Deputy national security adviser Matthew Pottinger insisted Monday the United States is not considering “punitive measures” against China over its handling of the coronavirus pandemic, breaking with more aggressive rhetoric toward Beijing from other Trump administration officials.
“The U.S. isn’t looking at punitive measures here,” Pottinger said during a symposium on U.S.-China relations sponsored by the University of Virginia’s Miller Center of Public Affairs.
“What President Trump is looking at doing is continuing with the policy that he ran on, the policy that he’s implemented — which is to have a reciprocal and fair relationship with China,” Pottinger continued. “Not one in which the U.S. allows ourselves to be taken advantage of in the hope that somehow China will just automatically liberalize.”
Senior administration officials in recent weeks have issued stern admonishments and stark warnings regarding China’s management of the initial coronavirus outbreak in Wuhan — charging that Beijing’s ruling Communist party did not adequately inform other nations about the disease.
“I don’t think there's any question about it,” Trump said during a Fox News town hall on Sunday, when asked whether China misled the international community.
An intelligence report from the Department of Homeland Security, viewed by POLITICO, concluded with moderate confidence that the government of China likely withheld information about the severity of the coronavirus so it would have time to hoard medical supplies.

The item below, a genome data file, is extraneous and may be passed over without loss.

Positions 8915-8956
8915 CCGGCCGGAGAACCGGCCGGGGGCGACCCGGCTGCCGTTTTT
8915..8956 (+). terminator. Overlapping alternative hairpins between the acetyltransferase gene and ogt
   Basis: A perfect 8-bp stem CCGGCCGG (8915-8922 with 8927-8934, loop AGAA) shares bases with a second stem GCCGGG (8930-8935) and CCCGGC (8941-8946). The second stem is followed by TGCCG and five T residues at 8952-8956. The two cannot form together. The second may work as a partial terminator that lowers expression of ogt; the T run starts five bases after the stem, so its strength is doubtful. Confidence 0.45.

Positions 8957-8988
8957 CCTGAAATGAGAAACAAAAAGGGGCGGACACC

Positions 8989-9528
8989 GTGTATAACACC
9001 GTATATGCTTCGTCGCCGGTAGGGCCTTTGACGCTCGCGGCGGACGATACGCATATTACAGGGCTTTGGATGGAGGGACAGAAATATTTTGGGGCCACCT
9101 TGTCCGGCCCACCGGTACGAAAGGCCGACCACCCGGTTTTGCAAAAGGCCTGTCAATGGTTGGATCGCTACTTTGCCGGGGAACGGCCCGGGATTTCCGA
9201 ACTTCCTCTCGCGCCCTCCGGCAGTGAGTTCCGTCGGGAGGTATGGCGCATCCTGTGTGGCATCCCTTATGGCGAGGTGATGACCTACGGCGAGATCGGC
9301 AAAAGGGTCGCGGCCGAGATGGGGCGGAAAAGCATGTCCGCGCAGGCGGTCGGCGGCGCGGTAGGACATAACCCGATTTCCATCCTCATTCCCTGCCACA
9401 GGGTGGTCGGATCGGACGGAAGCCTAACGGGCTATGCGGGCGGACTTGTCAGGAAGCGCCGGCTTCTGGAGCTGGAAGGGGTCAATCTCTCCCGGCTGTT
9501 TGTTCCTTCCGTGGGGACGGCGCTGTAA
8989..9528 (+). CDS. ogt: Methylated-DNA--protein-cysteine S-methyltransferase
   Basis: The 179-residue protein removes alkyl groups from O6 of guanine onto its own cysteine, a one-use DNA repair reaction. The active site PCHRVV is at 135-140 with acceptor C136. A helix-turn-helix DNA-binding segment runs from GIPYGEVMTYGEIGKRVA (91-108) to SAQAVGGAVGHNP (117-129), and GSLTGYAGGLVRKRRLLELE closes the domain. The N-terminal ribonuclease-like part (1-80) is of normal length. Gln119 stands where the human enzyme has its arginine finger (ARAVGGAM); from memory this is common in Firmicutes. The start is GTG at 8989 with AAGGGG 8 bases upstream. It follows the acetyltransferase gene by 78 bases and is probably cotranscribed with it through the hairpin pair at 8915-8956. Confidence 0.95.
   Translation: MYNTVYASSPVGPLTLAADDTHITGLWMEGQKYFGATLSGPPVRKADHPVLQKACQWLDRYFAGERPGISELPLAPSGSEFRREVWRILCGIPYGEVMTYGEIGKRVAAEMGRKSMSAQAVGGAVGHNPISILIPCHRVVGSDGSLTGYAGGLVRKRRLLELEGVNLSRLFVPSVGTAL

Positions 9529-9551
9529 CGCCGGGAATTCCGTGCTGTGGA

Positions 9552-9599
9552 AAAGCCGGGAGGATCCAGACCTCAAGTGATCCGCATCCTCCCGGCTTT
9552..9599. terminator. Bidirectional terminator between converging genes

Secretary of State Mike Pompeo seemed to confirm the report’s findings in an interview Sunday, and also claimed there is a “significant amount of evidence” to support an assertion promulgated by the president and some conservative lawmakers that the coronavirus originated in a Wuhan virology lab.
Those remarks from the secretary came after Pompeo issued a direct threat to Beijing two weeks ago, telling Fox News he was “very confident that the Chinese Communist Party will pay a price for what they did here, certainly from the United States.”
Asked Monday about various potential retaliatory actions — including stripping China of its sovereign immunity and opening the nation up to U.S. lawsuits — Treasury Secretary Steven Mnuchin said Trump “is reviewing all these issues, very, very carefully.”
“As he said, he’s not happy that they didn’t let people in earlier to study this, to know what was going on,” Mnuchin told Fox Business. “He’s been very clear. He’s working with the intel agencies to understand what they knew and what they didn’t know.”
White House trade adviser Peter Navarro also hammered Beijing for its alleged duplicity Monday, referring to the coronavirus as the “China virus” and promoting the slogan, “China lied, people died.”
“What did China know? When did they know it? Did the Communist party bleach the wet market to hide something? Did they make scientists disappear from those labs in Wuhan to hide something?” Navarro told Fox News. “I mean, it’s a tawdry little thing.”